The Beverly sisters, Baton Rouge natives, are now pediatric dentists; Katina has an independent practice in Monroe, and Kredenna has an independent practice in Baton Rouge. Katina said, “When I talk about my journey, I always include my sister, because I think about our lives as one story.”
As young adults, Katina and Kredenna aspired to be kindergarten teachers because they shared a love for children. But then a Howard University recruiter visited the twins while they were studying at Southern University A&M College and spoke to them about pediatric dentistry, and the sisters experienced an epiphany. Katina remembered, “As the recruiter was talking, my sister and I looked at each other and said, ‘She is here for us.’”
While first-year students at Howard University College of Dentistry, the sisters dreamed of opening a pediatric dentist practice together. They designed their slogan, “Twins Making Tiny Smiles Twinkle,” using the school colors of Southern University, where they both majored in biology and were known as the “unicycle twins” because they rode unicycles all over campus. Their blue and gold dream hung on Katina’s bedroom wall throughout dental school.
When the sisters finished their pediatric residencies in 2007, they each married attorneys, and they each gave birth to two daughters. But although they lived in different cities, their dream of a joint clinic never faded. In 2016, they opened “Twins Making Tiny Smiles Twinkle,” a satellite pediatric dental facility for the underserved in Oakdale which is open two Saturdays each month.
“One of my favorite days is our time together at Oakdale. The Oakdale private practice is truly twins making tiny smiles twinkle, because each Saturday when we go, we go together. We made our dream come to fruition. And, we’re serving the underserved,” Katina said.
The importance of serving those in need was a philosophy instilled in the twins throughout their academic careers. Today, Katina said, she knows she is “here for a purpose.”
“I loved my dean at Howard. He said, ‘You are here to serve the community and the underserved.’ I remind myself of that every day. I’m here to serve my community. That’s one of the reasons for our satellite practice in Oakdale: helping serve those in need.”
The environment at Howard nourished Katina, she said.
“Prior to attending dental school, I couldn’t tell you the name of a female dentist, much less a female dentist who looked like me. It didn’t seem like an option. When you go to Howard, and you see all those people who are like you, it is empowering.”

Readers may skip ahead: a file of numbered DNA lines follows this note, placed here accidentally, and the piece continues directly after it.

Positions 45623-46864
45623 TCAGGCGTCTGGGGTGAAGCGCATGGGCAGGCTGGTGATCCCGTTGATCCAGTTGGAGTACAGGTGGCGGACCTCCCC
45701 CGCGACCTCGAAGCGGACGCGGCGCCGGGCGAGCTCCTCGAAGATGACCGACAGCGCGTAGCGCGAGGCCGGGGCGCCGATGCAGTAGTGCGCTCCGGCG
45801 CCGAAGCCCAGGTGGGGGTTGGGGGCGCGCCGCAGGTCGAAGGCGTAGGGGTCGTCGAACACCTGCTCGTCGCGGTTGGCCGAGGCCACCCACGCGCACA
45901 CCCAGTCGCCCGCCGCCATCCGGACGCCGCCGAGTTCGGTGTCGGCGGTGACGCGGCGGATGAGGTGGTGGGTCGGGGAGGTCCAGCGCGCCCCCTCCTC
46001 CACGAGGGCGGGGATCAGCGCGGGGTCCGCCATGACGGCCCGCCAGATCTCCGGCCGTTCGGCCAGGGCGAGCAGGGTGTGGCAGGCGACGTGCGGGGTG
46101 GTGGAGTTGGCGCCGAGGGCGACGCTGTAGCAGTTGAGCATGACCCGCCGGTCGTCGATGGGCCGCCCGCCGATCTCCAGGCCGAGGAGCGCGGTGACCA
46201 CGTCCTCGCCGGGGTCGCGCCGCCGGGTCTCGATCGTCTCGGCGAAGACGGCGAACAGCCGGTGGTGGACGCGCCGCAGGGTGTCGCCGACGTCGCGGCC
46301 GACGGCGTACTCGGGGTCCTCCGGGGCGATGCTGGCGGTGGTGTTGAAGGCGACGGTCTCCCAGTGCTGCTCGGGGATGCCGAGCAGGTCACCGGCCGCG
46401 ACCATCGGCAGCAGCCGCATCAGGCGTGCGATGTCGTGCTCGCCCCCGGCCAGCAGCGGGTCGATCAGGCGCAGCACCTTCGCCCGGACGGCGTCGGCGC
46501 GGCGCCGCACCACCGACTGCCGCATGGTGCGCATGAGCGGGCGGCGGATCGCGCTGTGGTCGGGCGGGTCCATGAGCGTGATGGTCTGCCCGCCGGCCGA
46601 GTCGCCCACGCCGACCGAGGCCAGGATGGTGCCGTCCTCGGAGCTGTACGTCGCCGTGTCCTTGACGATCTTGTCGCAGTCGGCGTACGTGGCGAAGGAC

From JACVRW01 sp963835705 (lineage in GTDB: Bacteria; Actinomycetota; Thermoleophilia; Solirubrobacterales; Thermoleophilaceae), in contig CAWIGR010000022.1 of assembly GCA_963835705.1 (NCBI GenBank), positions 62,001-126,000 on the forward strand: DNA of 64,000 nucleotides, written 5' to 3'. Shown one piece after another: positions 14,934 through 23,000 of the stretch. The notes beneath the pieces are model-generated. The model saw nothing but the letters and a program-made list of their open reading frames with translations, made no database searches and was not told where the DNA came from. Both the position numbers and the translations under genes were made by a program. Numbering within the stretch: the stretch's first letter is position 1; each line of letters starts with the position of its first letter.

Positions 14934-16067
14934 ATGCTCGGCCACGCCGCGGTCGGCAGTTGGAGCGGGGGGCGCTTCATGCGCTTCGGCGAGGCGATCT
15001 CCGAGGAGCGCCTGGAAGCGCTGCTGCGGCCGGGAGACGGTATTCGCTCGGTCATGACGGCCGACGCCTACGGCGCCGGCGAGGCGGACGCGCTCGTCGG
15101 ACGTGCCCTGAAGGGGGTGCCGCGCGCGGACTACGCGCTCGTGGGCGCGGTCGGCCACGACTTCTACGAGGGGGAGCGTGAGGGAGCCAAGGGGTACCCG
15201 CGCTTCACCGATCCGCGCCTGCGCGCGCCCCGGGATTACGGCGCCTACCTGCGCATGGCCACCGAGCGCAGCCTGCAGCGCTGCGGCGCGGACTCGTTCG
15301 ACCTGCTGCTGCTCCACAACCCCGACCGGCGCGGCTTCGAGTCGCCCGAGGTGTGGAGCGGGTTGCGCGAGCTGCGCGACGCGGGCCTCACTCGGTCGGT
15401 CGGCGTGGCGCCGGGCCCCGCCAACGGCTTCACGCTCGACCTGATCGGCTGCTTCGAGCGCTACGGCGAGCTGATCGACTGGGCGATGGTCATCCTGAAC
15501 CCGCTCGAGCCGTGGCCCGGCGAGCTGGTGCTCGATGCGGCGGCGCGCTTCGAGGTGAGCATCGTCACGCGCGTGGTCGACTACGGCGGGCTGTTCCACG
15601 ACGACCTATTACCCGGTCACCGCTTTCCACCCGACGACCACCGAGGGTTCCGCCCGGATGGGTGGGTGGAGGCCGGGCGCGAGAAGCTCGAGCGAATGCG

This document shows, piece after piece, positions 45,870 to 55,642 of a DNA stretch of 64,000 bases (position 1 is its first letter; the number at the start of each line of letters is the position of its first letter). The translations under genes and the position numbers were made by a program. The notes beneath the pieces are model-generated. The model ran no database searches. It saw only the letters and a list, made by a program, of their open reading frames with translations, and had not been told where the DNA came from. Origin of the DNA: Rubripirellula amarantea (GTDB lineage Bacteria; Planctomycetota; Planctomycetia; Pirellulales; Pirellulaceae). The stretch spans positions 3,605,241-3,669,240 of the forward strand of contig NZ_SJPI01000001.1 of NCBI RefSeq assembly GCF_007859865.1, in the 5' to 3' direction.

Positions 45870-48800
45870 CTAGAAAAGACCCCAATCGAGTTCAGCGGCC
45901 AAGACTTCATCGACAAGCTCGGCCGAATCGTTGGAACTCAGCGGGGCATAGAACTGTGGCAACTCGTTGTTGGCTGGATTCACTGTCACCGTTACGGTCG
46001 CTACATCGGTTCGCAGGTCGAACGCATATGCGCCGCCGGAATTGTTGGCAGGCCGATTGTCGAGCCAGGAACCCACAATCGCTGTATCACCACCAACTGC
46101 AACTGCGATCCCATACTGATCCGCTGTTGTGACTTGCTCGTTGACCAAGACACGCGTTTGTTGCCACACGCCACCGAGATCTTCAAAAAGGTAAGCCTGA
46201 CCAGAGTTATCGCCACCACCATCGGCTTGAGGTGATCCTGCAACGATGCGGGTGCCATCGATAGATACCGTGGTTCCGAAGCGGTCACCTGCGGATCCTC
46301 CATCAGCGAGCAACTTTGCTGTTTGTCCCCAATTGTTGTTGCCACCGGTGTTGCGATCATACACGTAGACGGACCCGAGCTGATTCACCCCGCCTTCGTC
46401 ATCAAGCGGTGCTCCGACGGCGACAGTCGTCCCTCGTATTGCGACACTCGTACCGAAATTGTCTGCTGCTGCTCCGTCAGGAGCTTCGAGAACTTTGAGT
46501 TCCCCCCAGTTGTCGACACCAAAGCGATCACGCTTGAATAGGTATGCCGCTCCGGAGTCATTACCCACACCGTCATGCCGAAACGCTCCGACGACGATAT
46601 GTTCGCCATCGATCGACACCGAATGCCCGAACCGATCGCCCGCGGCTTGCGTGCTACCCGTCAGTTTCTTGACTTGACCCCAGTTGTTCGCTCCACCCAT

The twins’ mother, a retired elementary school counselor, and their father, a retired industrial arts high school teacher, fostered strong work ethics in their four children. Their daughter Richelle is a food microbiologist, and their daughter Miesha is an attorney.
Katina, whose academic achievements were featured in Ebony Magazine, attributes her “quiet strength” to her mother.
“My mom is soft-spoken, but assertive. If anything goes wrong, she is going to take care of everything. My sister and I have those same characteristics. I think when you are working in pediatric dentistry and you are addressing the anxiety of parents and kids, you have to have a very calm spirit. My sister and I always say that we get our calm spirits from her.”
Jan Russo, a registered nurse at P&S Surgical Hospital where Katina is on staff, attests to the doctor’s strength.
“I’ve had the pleasure of working with Dr. Beverly since she began working at P&S, and I absolutely love it. I always feel comfortable when working with her, because she is so comfortable with what she does. She is confident and professional, and she always calls her pediatric patients by their names. I know they can feel the love from her.”
When a person discovers her passion, the world is hers, Katina said.
“You can do anything. Your world is at your disposal. People can always find reasons why they shouldn’t or why they can’t, but ask yourself, ‘why not?’ Find a mentor. Strong mentorship makes a difference.”
Despite living apart, Katina and her sister continue to mentor each other. They call one another almost every morning before work, and almost every evening after work.
Kredenna said, “I am just as invested in my sister’s success as I am my own, if not more so. We have come full circle. You always come back home, and through our clinic in Oakdale, we came back home together.”
By Laura Clark